My New PDM

After four years filled with various highs and lows, I had to say farewell to the PDM that was virtually glued to my side, working with me to manage my diabetes.

Our parting was inevitable. Around the Fourth of July, I noticed that the battery symbol on my PDM was low, meaning that the triple A batteries within needed to be replaced. I put fresh ones in, but upon the system restarting, the PDM asked me to input information such as the date and time. And then…the pod I’d been wearing for less than 24 hours beeped loudly, signaling to me that it had failed. I figured it must be due to the battery replacement, but this definitely wasn’t normal. So I did some investigating.

I consulted with my mom and she told me that this was a sign that the internal battery within the PDM, the one that cannot be replaced, was starting to run out of life. She advised me to call Insulet to get a replacement PDM. That’s how I discovered that the warranty on my PDM actually expired in January of this year, and that I’d have to pay a nice chunk of change (about $500) to get a new one, under warranty.

It was a painful process, as I’ve detailed in recent posts, but I finally did get my new PDM. Fortunately, it only cost me $100 (I guess I should be glad I met my $900 deductible so quickly).

My New PDM.png
A very special delivery.

I waited to power up the new system until I was due to change a pod – didn’t want to waste a pod if I didn’t have to – and I’m really glad I set aside a half hour or so in order to input all of my settings into the new PDM. It was a bit stressful, really, and just as I was cursing the PDM for not automatically knowing all of this stuff about me, it was set up and ready for action.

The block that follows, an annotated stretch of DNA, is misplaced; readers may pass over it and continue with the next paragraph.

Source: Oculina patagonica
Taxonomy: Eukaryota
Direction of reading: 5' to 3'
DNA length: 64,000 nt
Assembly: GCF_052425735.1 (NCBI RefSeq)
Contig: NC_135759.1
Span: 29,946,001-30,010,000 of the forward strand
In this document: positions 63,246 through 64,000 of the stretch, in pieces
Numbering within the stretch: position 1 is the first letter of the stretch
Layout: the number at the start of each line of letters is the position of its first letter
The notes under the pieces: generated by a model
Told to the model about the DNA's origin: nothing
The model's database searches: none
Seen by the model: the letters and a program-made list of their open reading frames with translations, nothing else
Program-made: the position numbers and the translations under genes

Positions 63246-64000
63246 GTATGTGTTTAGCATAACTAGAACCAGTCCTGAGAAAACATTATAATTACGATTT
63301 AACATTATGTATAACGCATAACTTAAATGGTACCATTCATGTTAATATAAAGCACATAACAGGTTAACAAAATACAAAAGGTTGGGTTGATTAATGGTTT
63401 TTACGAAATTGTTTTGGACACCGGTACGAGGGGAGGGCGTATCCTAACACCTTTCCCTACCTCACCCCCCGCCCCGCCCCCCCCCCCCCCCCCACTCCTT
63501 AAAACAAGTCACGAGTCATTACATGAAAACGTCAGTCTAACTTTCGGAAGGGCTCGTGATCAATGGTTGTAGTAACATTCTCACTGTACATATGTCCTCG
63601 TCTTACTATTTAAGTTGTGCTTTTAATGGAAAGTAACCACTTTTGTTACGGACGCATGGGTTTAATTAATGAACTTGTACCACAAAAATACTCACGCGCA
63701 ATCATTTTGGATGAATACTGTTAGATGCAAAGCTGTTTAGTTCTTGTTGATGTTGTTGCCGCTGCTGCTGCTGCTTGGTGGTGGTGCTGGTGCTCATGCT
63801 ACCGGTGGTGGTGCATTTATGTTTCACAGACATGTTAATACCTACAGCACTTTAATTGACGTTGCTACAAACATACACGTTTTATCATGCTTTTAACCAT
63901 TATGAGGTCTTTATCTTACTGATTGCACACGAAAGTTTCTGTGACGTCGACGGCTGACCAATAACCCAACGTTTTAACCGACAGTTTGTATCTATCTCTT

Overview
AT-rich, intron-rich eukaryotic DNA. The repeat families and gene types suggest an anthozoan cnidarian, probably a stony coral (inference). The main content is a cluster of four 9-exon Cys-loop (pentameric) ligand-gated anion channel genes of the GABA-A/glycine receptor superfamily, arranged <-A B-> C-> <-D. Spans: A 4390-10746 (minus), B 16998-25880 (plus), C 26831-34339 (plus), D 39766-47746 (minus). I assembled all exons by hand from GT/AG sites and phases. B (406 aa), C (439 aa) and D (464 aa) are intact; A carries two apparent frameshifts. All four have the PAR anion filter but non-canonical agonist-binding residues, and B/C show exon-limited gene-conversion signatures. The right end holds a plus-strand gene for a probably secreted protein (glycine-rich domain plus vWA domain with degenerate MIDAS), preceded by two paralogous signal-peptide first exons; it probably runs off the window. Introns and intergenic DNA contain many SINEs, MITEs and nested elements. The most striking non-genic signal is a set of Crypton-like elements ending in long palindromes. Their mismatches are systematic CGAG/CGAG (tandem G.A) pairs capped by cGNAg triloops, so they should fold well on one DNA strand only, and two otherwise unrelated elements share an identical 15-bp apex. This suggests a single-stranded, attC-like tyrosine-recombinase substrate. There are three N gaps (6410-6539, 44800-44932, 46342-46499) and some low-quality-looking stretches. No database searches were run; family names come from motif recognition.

It was a strange feeling, disconnecting myself from that PDM I’d relied on for four years. It sounds dramatic, I know, but that PDM and I have been through a lot. As I powered down the system, I had a little moment and felt gratitude toward the PDM (and I suppose all of its little quirks). I put it inside the box that the new one arrived in, and the old PDM now sits in my diabetes supplies cabinet, neatly tucked away so in the event that I need to consult it for old information or data, I can.

And now I can say I’ve got a shiny, pristine PDM that’s under warranty, which I must admit is a relief.

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Doing Everything Right and Still Getting it Wrong

One of the most frustrating things about having diabetes is feeling like you’re finally understanding it, perhaps even mastering it, only for it to lash out at you and make you feel like you don’t know shit about it.

It’s when you do everything right – check and treat accordingly, eat properly, exercise sufficiently – and still get it wrong when your blood sugars don’t behave the way they should.

I really hate when this happens, but I loathe when it happens on vacation…which is exactly what happened to me last week when I was in Maine for a few days.

Things started going awry shortly after I woke up (if only I knew then that I was in for a DAY!!!). I ate breakfast and my blood sugar swiftly started to rise. But I didn’t panic, because that’s what I wanted to happen. We’d be walking all around town for part of the morning and most of the afternoon, so I wanted my blood sugar to be on the higher side so that my chances of dropping dramatically in the heat were lower. I made the right call – soon after we got downtown, I noticed a diagonal down arrow on my Dexcom app. Things were headed in the right direction…or so I thought.

Not long after I spotted the diagonal arrow, I started to feel a little low-ish. Not super shaky or anything, but just a bit disoriented. I decided to pop into my favorite candy store to fill a small bag with treats so I had something sugary to munch on that would prevent a bad low blood sugar.

Those were mistakes number one and two…not consulting with my CGM again before eating candy, and going to town on it because it was CANDY and it tasted delicious.

Doing Everything Right and Still Getting it Wrong